Some argue that allowing free access to the river would destroy it, as public visitors would not keep the river and its banks clean. This argument heavily relies on racist stereotypes regarding the hygiene and cleanliness of the surrounding area’s Mizrahi residents, while ignoring the fact that Nir David’s tourism enterprises already allow hundreds of people to access the river — as long as they pay. The claim sounds all the more absurd considering that Nir David itself dumps agricultural waste into a nearby river that passes through Beit She’an.
Other leftists claim that the river is part of the kibbutz members’ “home,” and that entering it amounts to a violent invasion. Some kibbutz members and supporters even surmised on social media whether Nir David residents are allowed to shoot protesters for entering their property. Heli Yaakobs, a senior Nir David official and board member of The Israel Women’s Network, the country’s largest national feminist organization, drew a parallel between the protests and sexual assault. One prominent left-wing personality suggested that the Asi River struggle is just not that important, and another jokingly ranked it at number 43 on a list of the 42 critical struggles for the future of Israel.
The reaction of key left-wing figures to this struggle, coupled with the deafening silence of the overwhelming majority of left-wing politicians and human rights organizations, is perhaps astonishing, but not surprising.
In addition to illustrating the Zionist left’s growing insignificance, it teaches us quite a bit about the entitlement of Israel’s Ashkenazi elites, both to the land itself and to the very idea of justice. The same kind of gatekeeping that keeps the protesters out of Nir David is also utilized in order to label their cause unjust, misguided, and irrelevant.
Historically, the Zionist left has taken an active part in the repression and violence integral to the state’s establishment — both against Palestinians and against Mizrahim. The left was responsible for designing the discriminatory land policy that, to this day, grants the residents of Nir David significant privileges vis-a-vis land allocation while maintaining vast economic gaps between Ashkenazim and other marginalized communities in Israel.
This is the same “left” that expelled Palestinians in 1948 and expropriated their land — much of which would come under the control of kibbutzim — and disappeared babies from Mizrahi families for decades. When the right came to power for the first time in 1977, many saw the political upheaval as a Mizrahi victory: a protest vote by those fed up with Mapai’s inequitable rule in the early years of the state.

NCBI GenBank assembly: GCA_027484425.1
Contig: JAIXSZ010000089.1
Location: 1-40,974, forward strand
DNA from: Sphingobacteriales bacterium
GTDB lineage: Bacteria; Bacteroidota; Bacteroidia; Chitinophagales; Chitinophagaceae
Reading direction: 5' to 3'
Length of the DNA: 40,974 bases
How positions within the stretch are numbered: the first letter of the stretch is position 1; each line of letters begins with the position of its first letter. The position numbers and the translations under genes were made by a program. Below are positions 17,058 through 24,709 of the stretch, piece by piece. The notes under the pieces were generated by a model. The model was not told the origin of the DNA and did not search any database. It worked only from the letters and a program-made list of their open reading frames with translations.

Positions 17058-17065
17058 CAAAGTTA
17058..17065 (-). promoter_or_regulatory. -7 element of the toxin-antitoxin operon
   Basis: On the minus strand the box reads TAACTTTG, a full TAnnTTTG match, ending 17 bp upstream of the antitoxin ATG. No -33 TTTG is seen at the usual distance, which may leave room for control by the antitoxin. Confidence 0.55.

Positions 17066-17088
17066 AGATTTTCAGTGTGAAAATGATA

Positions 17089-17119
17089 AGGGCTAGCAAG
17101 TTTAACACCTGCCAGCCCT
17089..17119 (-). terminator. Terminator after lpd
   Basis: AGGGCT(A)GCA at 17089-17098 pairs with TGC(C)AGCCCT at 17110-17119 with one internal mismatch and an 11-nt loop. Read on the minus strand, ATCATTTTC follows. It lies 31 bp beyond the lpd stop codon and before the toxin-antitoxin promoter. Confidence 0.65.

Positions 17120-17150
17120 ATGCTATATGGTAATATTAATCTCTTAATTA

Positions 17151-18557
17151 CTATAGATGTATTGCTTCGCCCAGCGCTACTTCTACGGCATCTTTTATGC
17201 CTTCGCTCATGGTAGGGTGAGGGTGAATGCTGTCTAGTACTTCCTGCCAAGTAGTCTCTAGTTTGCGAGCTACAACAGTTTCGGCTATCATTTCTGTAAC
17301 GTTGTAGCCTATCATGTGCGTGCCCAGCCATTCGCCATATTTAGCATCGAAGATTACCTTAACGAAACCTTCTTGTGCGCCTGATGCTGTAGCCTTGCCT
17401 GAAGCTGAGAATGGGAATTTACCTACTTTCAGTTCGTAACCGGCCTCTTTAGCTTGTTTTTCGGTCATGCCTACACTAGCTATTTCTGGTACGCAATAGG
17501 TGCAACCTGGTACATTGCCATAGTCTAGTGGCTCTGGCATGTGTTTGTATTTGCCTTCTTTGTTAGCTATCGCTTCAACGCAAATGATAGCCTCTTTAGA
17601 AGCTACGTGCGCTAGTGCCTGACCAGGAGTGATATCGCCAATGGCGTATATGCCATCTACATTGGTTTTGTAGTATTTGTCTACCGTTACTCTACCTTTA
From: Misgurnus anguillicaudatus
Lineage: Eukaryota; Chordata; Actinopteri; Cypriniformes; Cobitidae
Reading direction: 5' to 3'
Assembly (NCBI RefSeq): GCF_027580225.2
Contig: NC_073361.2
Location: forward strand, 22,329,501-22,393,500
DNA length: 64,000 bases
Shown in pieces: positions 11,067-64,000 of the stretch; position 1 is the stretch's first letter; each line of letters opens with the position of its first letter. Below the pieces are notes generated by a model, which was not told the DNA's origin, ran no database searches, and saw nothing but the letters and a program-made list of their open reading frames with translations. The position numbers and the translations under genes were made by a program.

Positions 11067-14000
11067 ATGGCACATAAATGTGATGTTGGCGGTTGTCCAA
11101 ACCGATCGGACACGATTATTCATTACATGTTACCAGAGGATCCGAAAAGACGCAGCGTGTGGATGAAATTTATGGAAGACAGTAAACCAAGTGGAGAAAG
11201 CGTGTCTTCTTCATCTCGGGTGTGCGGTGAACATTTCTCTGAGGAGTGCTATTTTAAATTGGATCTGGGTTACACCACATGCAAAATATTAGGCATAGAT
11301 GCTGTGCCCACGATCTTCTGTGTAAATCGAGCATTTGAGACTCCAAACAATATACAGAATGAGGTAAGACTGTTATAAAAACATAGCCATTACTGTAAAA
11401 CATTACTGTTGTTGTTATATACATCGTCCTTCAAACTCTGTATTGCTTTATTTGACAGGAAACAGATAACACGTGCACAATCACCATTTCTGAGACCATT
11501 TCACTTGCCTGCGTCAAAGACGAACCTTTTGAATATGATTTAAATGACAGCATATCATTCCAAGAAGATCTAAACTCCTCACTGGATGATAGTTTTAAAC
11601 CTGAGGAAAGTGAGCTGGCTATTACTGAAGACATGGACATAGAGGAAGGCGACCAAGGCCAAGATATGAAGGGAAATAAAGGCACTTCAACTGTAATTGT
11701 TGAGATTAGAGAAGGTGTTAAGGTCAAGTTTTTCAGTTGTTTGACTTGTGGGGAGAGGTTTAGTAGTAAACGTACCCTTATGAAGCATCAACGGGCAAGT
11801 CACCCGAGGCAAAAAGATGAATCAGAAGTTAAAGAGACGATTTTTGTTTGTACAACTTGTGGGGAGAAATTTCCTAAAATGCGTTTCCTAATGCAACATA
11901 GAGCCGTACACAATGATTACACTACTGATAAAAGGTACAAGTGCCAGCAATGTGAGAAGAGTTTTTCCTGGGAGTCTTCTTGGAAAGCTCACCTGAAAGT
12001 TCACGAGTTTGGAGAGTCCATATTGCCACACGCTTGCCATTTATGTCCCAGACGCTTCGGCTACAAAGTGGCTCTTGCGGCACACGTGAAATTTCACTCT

Since then, the left remains identified and associated primarily with Ashkenazi elites, while the right wing mostly associates itself (at least symbolically) with Mizrahim and working-class communities, most of whom still harbor resentment against the historic left.
Mizrahi activists who insist on this historical context and its impact on today’s political alignments are usually told that they hold a grudge against Mapai, which no longer exists and has very little in common with today’s left. What more, they are told that this hostility leads Mizrahim to vote against their own interests.
The struggle over the Asi proves these claims are inaccurate. They illustrate just how irrelevant the Zionist left is when it comes to confronting this ongoing injustice. Zionist left-wing parties such as Labor and Meretz remain dependent on the kibbutzim for electoral support, and it is precisely this support that prevents them from standing alongside one of the most important struggles currently taking place. This dependency is perhaps why they also stay silent in the face of staggering inequality between development towns and kibbutzim.
The struggle to liberate the Asi has exposed the Zionist left for all to see. A brave and honest left would have unequivocally sided with the Asi River protesters, who are fighting against inequality and a government that maintains and promotes it, while championing justice, the fair distribution of resources, and equality before the law. Instead, the Zionist left hides behind racist excuses.
There is no doubt that left-wing political parties that might take such a brave stand could face grave political consequences. Kibbutzim may feel betrayed and might not vote for parties that they perceive as not working in their interests. But there is no other way: a left that remains silent in the face of the injustices around the Asi and of the kibbutzim (as well as the injustices of Zionism itself) cannot speak about injustice elsewhere with integrity, and most certainly cannot offer a meaningful ideological alternative to the right.
Even if such a position costs the left its only electoral lifeboat, it is still the right thing to do. Let the Zionist left die out, to run its course. Perhaps out of its ashes a new type of Jewish left can emerge — one that does not center around supremacy but on genuine solidarity between those who have historically been kept outside the gates.
It might not look and sound like the left we are used to, but rather resemble the coalition fighting to liberate the Asi — young people who may not necessarily identify as leftists, and yet are leading one of the most vigorous movements for redistributive justice in Israel today. By relinquishing historic commitments to Ashkenazi elites, such a left might finally be free to form new and transformative alliances. Alliances that knock down both ideological and geographical borders.